Why does PHP consider 0 to be equal to a string?

This is due to how PHP does the comparison operation that the == comparison operator denotes:

If you compare a number with a string or the comparison involves numerical strings, then each string is converted to a number and the comparison performed numerically. […] The type conversion does not take place when the comparison is === or !== as this involves comparing the type as well as the value.

As the first operand is a number (0) and the second is a string ('e'), the string is also converted to a number (see also table Comparison with Various Types). The manual page on the string data type defined how the string to number conversion is done:

When a string is evaluated in a numeric context, the resulting value and type are determined as follows.

If the string does not contain any of the characters '.', 'e', or 'E' and the numeric value fits into integer type limits (as defined by PHP_INT_MAX), the string will be evaluated as an integer. In all other cases it will be evaluated as a float.

In this case the string is 'e' and thus it will be evaluated as a float:

The value is given by the initial portion of the string. If the string starts with valid numeric data, this will be the value used. Otherwise, the value will be 0 (zero). Valid numeric data is an optional sign, followed by one or more digits (optionally containing a decimal point), followed by an optional exponent. The exponent is an 'e' or 'E' followed by one or more digits.

As 'e' does not start with a valid numeric data, it evaluates to float 0.

"ABC" == 0

evaluates true because first "ABC" is converted to integer and becomes 0 then it is compared to 0.

This is an odd behaviour of the PHP language: normally one would expect 0 to be promoted to string "0" and then compared to "ABC" with a result false. Perhaps that's what happen in other languages like JavaScript where the weak comparison "ABC" == 0 evaluates false.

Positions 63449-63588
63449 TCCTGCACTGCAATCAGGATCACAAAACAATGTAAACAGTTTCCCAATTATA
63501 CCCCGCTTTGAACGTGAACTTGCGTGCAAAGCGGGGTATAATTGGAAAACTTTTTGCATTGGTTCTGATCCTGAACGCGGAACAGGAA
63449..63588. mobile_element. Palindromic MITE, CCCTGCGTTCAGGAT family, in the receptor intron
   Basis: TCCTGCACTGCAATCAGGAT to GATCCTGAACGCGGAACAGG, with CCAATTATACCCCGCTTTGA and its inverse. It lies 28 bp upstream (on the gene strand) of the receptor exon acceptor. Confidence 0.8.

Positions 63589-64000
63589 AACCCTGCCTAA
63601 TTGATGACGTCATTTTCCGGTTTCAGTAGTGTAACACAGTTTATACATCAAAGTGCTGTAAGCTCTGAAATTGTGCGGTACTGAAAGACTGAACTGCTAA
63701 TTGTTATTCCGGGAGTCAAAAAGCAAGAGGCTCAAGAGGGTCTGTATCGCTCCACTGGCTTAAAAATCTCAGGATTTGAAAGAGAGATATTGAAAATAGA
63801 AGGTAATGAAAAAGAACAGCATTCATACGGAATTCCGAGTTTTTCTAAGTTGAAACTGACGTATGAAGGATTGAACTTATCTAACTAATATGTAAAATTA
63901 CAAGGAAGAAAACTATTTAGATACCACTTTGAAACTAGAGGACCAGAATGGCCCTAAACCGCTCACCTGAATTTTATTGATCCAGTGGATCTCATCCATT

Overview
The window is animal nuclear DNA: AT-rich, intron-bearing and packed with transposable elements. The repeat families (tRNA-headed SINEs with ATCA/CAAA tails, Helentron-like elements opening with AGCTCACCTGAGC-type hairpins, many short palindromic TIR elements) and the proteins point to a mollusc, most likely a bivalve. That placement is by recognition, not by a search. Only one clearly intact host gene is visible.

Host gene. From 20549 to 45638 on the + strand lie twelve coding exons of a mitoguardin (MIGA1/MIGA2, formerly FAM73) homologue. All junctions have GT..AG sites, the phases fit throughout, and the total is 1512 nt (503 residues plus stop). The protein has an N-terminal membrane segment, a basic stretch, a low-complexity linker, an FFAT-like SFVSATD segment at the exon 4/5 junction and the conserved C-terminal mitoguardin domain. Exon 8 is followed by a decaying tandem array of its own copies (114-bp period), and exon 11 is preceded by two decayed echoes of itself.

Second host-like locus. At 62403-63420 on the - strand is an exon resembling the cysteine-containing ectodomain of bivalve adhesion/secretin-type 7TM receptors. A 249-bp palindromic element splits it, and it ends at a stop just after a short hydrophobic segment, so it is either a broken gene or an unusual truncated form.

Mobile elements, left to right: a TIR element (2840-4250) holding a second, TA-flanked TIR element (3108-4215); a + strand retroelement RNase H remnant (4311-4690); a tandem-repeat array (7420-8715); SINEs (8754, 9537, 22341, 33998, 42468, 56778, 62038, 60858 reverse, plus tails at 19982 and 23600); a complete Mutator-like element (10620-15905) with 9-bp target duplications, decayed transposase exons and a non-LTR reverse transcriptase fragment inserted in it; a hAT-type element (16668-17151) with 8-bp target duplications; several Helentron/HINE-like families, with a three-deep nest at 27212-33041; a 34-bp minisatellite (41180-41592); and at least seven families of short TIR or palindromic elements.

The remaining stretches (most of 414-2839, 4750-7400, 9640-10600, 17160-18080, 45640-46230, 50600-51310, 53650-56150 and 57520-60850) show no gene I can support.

Doing a strict comparison solves the problem:

"ABC" === 0

evaluates false.

But what if I do need to compare numbers as strings with numbers?

"123" === 123

evaluates false because the left and right term are of different type.

What is actually needed is a weak comparison without the pitfalls of PHP type juggling.

The solution is to explicit promote the terms to string and then do a comparison (strict or weak doesn't matter anymore).

(string)"123" === (string)123




(string)"123" === (string)0



Applied to the original code:

$item['price'] = 0;
/*code to get item information goes in here*/
if((string)$item['price'] == 'e') {
    $item['price'] = -1;

You are doing == which sorts out the types for you.

0 is an int, so in this case it is going to cast 'e' to an int. Which is not parsable as one and will become 0. A string '0e' would become 0 and would match!

Use ===

From PHP.net:

Comparisons between strings and numbers using == and other non-strict comparison operators currently work by casting the string to a number, and subsequently performing a comparison on integers or floats. This results in many surprising comparison results, the most notable of which is that 0 == "foobar" returns true.

However this behavior was changed in PHP 8.0:

When comparing to a numeric string, PHP 8 uses a number comparison. Otherwise, it converts the number to a string and uses a string comparison.


0 == 'foobar' // true
0 == '' // true
4 == '4e' // true (4e is cast as a number and becomes 4)

PHP 8 converts numbers to strings before making comparisons

0 == 'foobar' // false
0 == '' // false
4 == '4e' // false ('4e' is considered non-numeric therefore 4 is cast as a string and becomes '4')

This is a major change therefore it was implemented in a new major PHP version. This change breaks backward compatibility in scripts that depend on the old behavior.